Review: Nightbreed: The Director’s Cut
This review for The Nightbreed Director’s Cut is going to be a very personal one for me. My feelings on the situation go beyond the movie itself. Honestly, I never thought I’d live to see Clive Barker’s true version of the film. My heart told me it wouldn’t happen, and with a studio that didn’t care about investing money into a director’s cut or even upgrading the theatrical cut to bluray, how else was I supposed to feel?
But all of that changed in 2012 when the now well-known Cabal Cut was screened at the Mad Monster Party in Charlotte, NC with our very own podcast creator Ryan Danhauser in attendance. The screening was a success and everyone loved the new cut of the film even in its raw form.
Ryan also had the opportunity to interview both Anne Bobby and Craig Sheffer and this where she coined the phrase “Occupy Midian”. This started a rabid fan movement to see that a proper release would be given to Clive Barker’s original version of the film. The movement would continue to grow over the next few years. It was a monster that just wouldn’t die.
Finally seeing that there was money to be made from releasing this movie’s Director’s Cut, Morgan Creek would eventually agree to allow the Cabal Cut to be played at conventions all across the globe. With each subsequent screening the more popular it got.
And to everyone’s surprise at the 2013 San Diego Comic-con it was announced that the niche sci-fi/horror company Scream Factory would release the Director’s Cut. It was also announced later that year the eventual release would not be the Cabal Cut but a true director’s cut that Clive always wanted for the film.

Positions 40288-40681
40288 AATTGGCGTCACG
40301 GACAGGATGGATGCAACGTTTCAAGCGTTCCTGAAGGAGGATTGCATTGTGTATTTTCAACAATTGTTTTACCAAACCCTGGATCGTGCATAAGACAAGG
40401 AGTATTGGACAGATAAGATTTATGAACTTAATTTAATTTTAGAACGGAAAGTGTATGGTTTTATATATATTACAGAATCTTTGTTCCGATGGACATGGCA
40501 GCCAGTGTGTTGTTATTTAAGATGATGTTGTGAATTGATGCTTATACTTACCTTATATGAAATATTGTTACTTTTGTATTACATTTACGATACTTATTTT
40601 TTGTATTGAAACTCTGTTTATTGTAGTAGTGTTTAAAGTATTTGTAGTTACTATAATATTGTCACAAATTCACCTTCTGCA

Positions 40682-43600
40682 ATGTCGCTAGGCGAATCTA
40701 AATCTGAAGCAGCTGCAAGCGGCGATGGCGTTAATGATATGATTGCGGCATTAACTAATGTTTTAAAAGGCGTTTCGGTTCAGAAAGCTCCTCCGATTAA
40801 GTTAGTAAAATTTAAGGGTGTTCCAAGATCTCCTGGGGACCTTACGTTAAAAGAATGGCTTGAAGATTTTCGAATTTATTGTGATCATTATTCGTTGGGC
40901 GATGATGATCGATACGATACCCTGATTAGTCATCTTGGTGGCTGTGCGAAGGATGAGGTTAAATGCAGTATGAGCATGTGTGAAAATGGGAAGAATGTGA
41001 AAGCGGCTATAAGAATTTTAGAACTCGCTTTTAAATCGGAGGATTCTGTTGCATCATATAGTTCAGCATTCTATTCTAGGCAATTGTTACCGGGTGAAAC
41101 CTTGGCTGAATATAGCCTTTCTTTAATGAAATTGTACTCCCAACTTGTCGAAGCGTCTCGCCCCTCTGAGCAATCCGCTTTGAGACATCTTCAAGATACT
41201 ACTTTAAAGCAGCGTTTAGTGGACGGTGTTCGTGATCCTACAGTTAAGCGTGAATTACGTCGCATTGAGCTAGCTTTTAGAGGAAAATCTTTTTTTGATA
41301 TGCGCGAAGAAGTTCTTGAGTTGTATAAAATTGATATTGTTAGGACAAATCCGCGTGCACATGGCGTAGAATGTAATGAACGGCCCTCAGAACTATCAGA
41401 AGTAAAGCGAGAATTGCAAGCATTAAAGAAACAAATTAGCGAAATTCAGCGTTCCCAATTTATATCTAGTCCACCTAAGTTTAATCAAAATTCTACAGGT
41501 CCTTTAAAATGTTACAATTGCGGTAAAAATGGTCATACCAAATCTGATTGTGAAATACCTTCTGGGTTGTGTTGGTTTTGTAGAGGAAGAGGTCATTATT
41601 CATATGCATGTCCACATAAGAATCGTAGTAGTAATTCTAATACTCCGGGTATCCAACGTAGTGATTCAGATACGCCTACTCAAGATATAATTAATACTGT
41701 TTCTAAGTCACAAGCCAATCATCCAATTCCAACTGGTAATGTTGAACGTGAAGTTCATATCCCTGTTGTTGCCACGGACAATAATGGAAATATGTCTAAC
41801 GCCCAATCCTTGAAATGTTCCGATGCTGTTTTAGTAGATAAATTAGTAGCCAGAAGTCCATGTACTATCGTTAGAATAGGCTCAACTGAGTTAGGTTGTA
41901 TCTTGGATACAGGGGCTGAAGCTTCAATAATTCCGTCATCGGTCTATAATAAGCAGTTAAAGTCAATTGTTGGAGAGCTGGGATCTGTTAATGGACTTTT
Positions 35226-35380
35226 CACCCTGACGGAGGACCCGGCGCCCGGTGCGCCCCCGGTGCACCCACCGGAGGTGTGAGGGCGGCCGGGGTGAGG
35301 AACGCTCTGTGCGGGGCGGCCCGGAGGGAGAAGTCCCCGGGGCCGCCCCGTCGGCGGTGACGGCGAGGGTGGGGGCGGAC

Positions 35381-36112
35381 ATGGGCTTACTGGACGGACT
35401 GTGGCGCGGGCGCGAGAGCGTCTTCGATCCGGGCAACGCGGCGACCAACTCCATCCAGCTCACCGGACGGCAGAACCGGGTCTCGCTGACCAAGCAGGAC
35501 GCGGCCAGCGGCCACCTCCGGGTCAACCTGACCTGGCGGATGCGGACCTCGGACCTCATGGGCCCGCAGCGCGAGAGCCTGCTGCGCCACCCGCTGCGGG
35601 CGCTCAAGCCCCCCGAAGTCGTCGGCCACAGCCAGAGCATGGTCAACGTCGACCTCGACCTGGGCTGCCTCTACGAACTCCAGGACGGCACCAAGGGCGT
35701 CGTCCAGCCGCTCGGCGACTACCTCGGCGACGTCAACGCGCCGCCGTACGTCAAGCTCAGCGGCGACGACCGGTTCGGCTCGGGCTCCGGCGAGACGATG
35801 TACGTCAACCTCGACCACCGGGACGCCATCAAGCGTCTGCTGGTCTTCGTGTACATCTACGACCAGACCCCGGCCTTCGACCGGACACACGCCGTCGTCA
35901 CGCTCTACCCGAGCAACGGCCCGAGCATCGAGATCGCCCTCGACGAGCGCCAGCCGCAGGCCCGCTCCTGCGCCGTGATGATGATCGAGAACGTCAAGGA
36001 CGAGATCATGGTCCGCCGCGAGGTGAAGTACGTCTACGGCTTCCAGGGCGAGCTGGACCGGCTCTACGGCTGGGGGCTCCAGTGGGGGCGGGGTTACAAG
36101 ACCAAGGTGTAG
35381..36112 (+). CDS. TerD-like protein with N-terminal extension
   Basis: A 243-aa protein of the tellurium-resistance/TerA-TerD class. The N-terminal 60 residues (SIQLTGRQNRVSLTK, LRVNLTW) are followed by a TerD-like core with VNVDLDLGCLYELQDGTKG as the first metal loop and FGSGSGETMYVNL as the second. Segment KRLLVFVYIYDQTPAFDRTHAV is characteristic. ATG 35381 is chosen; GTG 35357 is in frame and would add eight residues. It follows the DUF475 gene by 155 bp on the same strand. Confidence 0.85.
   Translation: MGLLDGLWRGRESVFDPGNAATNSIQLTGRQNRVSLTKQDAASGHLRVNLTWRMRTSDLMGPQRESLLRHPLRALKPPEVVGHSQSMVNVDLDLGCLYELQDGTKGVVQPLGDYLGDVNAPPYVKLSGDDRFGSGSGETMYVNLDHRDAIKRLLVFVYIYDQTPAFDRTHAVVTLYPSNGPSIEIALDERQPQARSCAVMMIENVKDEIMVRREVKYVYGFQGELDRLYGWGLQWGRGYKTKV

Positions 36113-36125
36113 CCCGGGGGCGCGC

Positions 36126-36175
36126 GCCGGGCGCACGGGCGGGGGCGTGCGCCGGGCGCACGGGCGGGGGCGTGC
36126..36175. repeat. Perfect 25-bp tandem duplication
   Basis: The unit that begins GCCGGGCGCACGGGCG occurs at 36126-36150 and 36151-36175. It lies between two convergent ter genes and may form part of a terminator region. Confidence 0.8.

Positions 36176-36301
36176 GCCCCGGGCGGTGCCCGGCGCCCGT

This announcement hit me like a ton of bricks. I couldn’t believe this was actually happening. Like many of you, I’d been following the release of a director’s cut since the mid-90’s when there was talk of a laserdisc special edition. Like I said before I honestly thought it would never see the light of day but I love being wrong!
And on October 28th, 2014, a day that will go down in history for Clive Barker and his loyal fans, the Director’s Cut was finally released on the home video market for everyone to see. And I’m sure no one could be happier than Clive Barker himself. The theatrical version of Nightbreed was always a sore spot for him and now he could could wash it away like a bad dream.
Early reviews for the Director’s Cut were positive, but I’ll admit, I was more than a little nervous before I sat down to watch it. I’ve always had a fondness for the original version (I still do), and for me personally throwing in some new scenes wasn’t going to be enough to make me forget it.
Also, what if the new material wasn’t very good? Could the studio have been right in their decision about re-cutting the film so much? I was just a bundle of nerves. Thankfully those fears went away very quickly once I started to watch it.
There have been a lot of director’s cuts that I’ve seen over the years, and in some cases the extra material can hinder the fondness of a film that you’ve already enjoyed. The Nightbreed Director’s Cut though is a special case because the added footage not only enriches the story but it brings out the themes Clive was trying to convey much stronger.
One aspect that the Director’s Cut goes deeper into that the released version barely touches on is the love story between Boone and Lori. We really get to see how much these two characters are into each other. The added scenes when Boone is at work and the ‘Johnny Get Angry‘ musical number really make it clearer that these two characters have a destiny together. This version makes it very apparent that this is their story.
Anne Bobby really does shine in this version a lot more. Her character suffered the most through the re-editing. The new scenes with her not only make her a stronger, but we believe in her more too. I’m glad we finally get to see her entire performance because it really makes a huge difference.